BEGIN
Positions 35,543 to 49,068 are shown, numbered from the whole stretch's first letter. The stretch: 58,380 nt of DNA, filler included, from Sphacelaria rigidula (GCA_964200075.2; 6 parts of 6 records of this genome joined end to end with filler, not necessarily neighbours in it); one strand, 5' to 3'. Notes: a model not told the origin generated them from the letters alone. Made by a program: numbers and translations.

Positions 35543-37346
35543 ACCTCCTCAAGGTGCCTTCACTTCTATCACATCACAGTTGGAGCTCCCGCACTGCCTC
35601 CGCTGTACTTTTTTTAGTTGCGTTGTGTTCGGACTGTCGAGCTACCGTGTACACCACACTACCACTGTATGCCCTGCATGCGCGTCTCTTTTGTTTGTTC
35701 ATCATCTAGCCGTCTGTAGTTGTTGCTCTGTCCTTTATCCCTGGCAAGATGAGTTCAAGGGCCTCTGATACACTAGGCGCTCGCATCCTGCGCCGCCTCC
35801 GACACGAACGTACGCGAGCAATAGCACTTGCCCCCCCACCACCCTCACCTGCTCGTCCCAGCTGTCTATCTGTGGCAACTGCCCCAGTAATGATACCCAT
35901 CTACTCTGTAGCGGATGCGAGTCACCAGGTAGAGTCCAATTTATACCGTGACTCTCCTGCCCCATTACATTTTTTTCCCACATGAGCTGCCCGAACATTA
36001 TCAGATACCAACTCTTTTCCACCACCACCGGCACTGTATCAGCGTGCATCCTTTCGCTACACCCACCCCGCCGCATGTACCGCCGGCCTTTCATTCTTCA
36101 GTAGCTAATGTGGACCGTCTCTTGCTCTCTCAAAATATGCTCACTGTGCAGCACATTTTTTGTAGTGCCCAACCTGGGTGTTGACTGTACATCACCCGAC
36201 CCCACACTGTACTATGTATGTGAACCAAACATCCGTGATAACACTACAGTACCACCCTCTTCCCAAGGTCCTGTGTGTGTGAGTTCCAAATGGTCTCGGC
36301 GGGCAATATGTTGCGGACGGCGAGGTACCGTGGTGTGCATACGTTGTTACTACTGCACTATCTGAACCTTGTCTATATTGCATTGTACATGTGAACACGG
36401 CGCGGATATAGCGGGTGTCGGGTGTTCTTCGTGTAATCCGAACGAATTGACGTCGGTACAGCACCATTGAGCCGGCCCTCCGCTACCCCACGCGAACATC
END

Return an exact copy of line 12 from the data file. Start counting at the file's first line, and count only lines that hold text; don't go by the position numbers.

36401 CGCGGATATAGCGGGTGTCGGGTGTTCTTCGTGTAATCCGAACGAATTGACGTCGGTACAGCACCATTGAGCCGGCCCTCCGCTACCCCACGCGAACATC